The impact of preoperative magnetic resonance images on outcome of cemented vertebrae
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Refracture of cemented vertebrae is often seen after percutaneous vertebroplasty. The purpose of this prospective study was to evaluate pre-procedural magnetic resonance images (MRI) for the prediction of further collapse and vertebral height loss after vertebroplasty. This study included 81 consecutive patients (73 women and 8 men) with osteoporotic compression fractures. MR studies were performed 1–5 days before vertebroplasty. Patients were followed to evaluate refracture for a minimum of 6 months after treatment. Cox proportional hazards model was used to evaluate relationships between clinical data, covariates on pre-procedural MRI, and the presence of cemented vertebrae refracture. The mean refracture rate was estimated with the Kaplan–Meier method. After a mean follow-up of 23.0 ± 8.2 months, 46 cemented vertebrae (57%) experienced refracture, and the mean loss of anterior vertebral height was 11.3%. The 1-year refracture rate after vertebroplasty was 7%, and rapid increased to 76% in the third year. Cox proportional analysis showed that any 1% decrease in signal intensity on T2-weighted images of the injured vertebra will increase the refracture rate by 0.74% (OR = 0.26, 95% CI 0.08–0.81, p = 0.02), and a 1% increase in the poorly enhanced volume ratio will increase the refracture rate by 4.3% (OR = 5.32, 95% CI 1.22–23.14, p = 0.03). Quantitative pre-procedural MRI appears to be useful in exploring vertebrae with poor bone marrow integrity, which effectively predicts the subsequent refracture of cemented vertebra.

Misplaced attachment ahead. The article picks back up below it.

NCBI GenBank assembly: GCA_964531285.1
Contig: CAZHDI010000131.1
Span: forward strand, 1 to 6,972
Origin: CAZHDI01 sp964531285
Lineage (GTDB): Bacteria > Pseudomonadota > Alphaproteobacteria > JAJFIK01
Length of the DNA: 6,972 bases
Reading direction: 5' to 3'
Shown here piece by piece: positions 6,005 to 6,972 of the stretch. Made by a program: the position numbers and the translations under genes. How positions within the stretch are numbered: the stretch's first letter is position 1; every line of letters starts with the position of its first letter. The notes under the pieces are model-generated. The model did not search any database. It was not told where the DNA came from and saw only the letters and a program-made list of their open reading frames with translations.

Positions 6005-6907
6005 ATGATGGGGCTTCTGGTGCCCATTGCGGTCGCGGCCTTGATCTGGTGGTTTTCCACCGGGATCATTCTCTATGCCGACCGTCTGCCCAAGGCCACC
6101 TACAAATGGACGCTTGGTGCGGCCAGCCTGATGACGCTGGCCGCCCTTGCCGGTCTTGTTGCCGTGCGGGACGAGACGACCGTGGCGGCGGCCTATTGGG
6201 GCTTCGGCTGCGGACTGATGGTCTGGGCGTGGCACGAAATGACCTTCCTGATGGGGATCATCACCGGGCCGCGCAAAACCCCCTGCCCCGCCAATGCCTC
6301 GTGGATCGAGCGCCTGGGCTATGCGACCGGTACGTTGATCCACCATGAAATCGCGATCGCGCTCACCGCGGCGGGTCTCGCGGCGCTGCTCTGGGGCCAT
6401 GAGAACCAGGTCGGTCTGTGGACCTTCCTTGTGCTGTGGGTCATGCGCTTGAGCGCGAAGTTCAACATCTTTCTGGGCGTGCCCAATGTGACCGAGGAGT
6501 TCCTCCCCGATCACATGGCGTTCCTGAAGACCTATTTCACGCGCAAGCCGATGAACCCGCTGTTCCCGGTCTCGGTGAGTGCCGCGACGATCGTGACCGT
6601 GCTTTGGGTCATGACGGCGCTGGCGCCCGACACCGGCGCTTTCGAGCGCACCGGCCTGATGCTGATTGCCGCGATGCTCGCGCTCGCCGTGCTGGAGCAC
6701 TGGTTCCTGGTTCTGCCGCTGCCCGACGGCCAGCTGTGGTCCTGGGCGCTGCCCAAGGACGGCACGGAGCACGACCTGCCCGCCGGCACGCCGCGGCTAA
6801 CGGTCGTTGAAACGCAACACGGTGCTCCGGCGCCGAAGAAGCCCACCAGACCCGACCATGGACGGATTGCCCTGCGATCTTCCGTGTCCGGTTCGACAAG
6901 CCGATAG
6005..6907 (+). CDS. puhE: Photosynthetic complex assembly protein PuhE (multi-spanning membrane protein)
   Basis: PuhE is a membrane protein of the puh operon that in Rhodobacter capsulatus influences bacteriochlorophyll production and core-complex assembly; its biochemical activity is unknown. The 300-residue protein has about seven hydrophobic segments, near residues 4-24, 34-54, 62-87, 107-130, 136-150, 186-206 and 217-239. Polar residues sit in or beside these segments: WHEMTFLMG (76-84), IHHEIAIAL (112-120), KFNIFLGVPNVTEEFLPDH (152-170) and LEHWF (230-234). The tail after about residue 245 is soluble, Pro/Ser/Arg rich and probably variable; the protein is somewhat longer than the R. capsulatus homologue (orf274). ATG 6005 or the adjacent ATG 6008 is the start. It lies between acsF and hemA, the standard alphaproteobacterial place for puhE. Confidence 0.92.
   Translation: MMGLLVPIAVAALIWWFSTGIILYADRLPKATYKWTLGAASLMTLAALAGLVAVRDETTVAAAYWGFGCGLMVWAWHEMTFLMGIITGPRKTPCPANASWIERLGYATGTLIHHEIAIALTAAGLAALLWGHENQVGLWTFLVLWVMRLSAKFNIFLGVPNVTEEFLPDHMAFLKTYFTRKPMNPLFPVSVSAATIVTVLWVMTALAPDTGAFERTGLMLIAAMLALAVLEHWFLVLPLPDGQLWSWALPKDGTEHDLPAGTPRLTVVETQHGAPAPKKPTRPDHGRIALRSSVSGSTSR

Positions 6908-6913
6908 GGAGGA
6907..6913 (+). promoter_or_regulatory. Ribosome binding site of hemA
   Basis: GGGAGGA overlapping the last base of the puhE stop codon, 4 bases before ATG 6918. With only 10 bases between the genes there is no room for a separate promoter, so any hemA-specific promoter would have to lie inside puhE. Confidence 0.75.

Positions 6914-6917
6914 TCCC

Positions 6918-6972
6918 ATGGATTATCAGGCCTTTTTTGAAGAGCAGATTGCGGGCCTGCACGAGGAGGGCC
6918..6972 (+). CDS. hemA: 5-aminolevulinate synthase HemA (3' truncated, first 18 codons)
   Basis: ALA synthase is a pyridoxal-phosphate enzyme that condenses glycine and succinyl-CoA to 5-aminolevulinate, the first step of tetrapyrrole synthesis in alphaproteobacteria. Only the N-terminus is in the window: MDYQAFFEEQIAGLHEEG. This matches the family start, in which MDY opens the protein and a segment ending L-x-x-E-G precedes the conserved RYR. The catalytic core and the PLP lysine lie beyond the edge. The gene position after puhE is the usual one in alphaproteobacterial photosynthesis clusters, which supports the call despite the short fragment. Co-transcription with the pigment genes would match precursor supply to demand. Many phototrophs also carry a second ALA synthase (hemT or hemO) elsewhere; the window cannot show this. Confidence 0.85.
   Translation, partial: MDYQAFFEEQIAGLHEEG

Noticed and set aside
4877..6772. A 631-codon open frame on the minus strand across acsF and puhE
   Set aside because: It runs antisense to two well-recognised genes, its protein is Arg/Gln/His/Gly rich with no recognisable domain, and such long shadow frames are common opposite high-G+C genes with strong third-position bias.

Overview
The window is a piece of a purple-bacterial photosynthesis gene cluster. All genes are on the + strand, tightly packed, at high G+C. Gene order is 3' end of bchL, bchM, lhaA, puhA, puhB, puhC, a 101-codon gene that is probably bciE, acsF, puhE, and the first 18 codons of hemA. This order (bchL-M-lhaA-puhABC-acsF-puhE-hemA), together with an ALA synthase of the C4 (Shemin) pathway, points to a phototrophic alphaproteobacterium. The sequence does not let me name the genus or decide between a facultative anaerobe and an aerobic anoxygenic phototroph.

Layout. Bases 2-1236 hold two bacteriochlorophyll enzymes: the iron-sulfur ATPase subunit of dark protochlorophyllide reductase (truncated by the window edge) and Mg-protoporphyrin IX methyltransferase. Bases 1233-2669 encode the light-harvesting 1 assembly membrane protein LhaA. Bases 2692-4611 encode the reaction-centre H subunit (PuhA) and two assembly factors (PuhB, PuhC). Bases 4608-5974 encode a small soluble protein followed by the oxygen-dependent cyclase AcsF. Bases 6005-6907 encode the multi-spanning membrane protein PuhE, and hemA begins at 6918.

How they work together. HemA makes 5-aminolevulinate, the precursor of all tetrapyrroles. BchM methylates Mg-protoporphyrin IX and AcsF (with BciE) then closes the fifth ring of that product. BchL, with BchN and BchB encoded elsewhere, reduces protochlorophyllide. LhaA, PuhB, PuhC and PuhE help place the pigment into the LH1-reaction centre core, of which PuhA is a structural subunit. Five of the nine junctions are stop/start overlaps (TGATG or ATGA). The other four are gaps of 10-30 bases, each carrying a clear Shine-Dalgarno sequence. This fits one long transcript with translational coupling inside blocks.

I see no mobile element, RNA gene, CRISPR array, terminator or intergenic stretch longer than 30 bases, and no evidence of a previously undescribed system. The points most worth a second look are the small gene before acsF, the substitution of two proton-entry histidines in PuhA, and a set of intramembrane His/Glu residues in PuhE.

KeywordsMagnetic resonance imaging Osteoporosis Spine Vertebral fracture Vertebroplasty
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